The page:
Stressing the benefits of PDP doesn’t work against this argument because it’s a practical one. So you have to find a practical rejoinder.

There are a few times when you will find that paperwork will turn out to be your friend, this is one. Scan through the QAA benchmarks and you will find, even for the ‘hard’ sciences, they are full of what we often call transferable skills. Communication, team work, time management, all expressed as part of the discipline. For subjects without a benchmark, take a look at course descriptors.

So there you have it. If anyone says typical PDP activities are nothing to do with their subject, a quick inspection of the benchmark will probably prove otherwise. And if students know this, they may have a greater respect for PDP, it being part of the subject they elected to study. They may not enjoy learning transferable skills, that’s still up to you!

e-Portfolio Framework project

Supporting Student e-Portfolios

Oh dear. What a waste of an opportunity to explore the use of microblogging on yesterday’s episode of the Moral Maze. Instead we seemed to be offered only a debate built on the flimsy foundation of the now familiar stereotypical image of Twitter.  If you missed it and want to hear the episode it is available for the next week though sadly I will warn you, you will probably not be challenged and will likely learn nothing.

The usual criticisms were made about the impossibility of depth or reflection given the character limit of the message, these observations made by… non-users. Well you can’t knock the programme for being elitist when it comes to qualifying to speak or present. And how much easier it is to see when your view is unclouded by actual experience, I do look forward to my invitation to debate the pros and cons of keyhole surgery or in fact anything else I haven’t done.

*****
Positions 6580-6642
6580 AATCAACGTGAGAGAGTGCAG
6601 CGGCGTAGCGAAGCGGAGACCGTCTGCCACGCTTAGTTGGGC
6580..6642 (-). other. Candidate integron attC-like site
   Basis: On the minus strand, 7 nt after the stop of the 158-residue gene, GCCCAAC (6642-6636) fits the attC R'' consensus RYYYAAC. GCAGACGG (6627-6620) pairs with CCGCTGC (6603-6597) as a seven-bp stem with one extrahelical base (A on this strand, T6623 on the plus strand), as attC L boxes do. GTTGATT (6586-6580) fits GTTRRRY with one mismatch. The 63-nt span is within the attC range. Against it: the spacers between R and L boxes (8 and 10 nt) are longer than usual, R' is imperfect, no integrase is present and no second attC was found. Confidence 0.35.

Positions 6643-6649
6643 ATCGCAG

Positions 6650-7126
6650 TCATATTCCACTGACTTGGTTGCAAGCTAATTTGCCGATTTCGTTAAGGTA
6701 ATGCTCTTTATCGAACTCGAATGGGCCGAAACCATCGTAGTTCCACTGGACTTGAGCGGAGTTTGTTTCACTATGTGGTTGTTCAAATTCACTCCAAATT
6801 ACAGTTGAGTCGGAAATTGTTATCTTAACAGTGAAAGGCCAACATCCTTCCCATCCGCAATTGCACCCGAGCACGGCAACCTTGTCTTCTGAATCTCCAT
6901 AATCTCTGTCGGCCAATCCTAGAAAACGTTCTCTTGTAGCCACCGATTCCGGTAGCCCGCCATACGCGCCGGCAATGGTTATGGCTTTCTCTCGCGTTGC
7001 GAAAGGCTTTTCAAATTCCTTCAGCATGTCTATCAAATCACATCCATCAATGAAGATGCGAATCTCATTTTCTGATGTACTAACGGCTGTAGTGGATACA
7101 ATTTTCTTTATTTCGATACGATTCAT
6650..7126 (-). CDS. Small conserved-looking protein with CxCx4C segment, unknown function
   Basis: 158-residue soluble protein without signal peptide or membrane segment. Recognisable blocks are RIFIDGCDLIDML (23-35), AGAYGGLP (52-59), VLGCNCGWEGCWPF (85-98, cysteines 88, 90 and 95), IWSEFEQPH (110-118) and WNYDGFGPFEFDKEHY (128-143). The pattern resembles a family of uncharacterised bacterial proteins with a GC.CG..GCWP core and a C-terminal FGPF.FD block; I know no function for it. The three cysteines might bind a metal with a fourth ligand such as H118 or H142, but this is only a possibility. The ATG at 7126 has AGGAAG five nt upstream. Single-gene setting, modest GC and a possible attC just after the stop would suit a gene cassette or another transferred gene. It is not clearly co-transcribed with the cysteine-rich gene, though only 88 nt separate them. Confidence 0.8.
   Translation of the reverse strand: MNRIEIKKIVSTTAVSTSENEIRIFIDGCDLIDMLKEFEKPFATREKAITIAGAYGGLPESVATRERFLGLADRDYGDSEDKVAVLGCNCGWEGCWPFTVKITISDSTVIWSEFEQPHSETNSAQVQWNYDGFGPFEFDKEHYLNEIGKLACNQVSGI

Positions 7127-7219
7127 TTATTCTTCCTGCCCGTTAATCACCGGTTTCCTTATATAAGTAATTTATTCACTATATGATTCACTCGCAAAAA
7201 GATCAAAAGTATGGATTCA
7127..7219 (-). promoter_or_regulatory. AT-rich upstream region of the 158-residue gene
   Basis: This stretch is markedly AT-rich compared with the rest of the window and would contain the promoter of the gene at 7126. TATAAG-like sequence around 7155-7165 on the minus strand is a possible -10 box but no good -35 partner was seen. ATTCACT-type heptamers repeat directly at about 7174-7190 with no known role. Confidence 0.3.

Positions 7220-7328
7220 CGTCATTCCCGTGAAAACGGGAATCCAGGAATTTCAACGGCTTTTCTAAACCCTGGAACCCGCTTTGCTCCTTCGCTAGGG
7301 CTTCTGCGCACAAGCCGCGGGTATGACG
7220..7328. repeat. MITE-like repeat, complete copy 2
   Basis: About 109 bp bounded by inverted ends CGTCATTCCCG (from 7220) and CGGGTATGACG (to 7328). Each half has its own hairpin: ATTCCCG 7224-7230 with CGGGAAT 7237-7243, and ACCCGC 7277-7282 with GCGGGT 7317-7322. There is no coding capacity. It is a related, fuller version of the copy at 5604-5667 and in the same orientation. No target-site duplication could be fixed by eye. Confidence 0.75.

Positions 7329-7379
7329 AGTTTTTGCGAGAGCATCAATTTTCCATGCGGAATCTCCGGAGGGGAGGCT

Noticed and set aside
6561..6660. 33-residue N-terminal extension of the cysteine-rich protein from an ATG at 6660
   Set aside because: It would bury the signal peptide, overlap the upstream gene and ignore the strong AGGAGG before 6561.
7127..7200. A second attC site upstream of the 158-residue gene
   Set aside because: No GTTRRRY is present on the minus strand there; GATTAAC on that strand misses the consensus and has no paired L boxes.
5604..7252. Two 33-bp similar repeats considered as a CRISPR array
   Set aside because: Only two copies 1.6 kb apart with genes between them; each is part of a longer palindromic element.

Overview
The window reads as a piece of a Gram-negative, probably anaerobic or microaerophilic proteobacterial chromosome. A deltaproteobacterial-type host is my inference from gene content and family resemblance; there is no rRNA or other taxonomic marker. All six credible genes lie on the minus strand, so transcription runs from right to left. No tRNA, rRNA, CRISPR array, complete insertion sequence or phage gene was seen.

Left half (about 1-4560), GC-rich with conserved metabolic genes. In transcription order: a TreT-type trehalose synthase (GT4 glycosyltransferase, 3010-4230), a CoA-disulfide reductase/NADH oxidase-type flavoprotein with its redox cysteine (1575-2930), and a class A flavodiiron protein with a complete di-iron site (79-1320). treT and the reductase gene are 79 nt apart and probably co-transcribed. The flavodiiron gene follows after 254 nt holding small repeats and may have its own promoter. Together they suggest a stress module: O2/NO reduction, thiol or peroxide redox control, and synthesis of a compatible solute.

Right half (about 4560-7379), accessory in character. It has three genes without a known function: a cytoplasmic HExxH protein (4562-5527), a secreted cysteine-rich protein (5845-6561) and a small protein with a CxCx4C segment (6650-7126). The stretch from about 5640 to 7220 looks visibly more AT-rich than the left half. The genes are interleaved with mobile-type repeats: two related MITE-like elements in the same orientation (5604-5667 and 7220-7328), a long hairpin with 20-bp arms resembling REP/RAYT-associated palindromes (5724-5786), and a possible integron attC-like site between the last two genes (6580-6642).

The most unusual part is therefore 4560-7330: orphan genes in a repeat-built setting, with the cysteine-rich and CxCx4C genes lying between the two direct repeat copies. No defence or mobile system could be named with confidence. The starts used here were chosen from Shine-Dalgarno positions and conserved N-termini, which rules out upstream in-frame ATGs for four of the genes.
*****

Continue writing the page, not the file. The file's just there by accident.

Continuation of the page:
Herd mentality, mob rule… yes, worthy topics of discussion but are they special and distinctive of microbloggers? Hardly, so why was this this focus of discussion?

I’ve lost count of the number of positive experiences I’ve gained through the use of web 2.0 tools, it’s what keeps me using them, but part of that experience has stemmed from my approach: Twitter, like life, is what you make it.

If you don’t want to Twitter (or anything else) my advice is: ‘don’t’. But you didn’t need that advice did you, or to be reminded that what you don’t find useful some others might. I’ll be sure to remind the panel of this when I’m invited along to wax lyrical on dry stone walling and its role in the breakdown of family life next week.

This is an annual event organised by the Centre for new and aspiring lecturers from all the physical sciences. Attendees this year had various levels of previous experience and came from a range of HEIs across the UK.

As well as being there to tell attendees more about the Centre and what we could do for them, I gave a very short presentation on web 2.0 tools and some simple examples of how they might be used in higher education, for themselves and for their students.

Having covered the same material last year I was interested to find that this year’s attendees had a significantly greater awareness of social software and could name specific examples of tools that were available; some were using them at least for their own development or collaboration between colleagues.

For those still finding their way around, the Centre offers examples of RSS feeds from the Centre’s website to which visitors can subscribe, the Centre’s Twitter feed and an account on Delicious.

The talk itself (including an image located through the CC search on Flickr) was posted on SlideShare and a list of all the references from the talk were posted to a list on Diigo.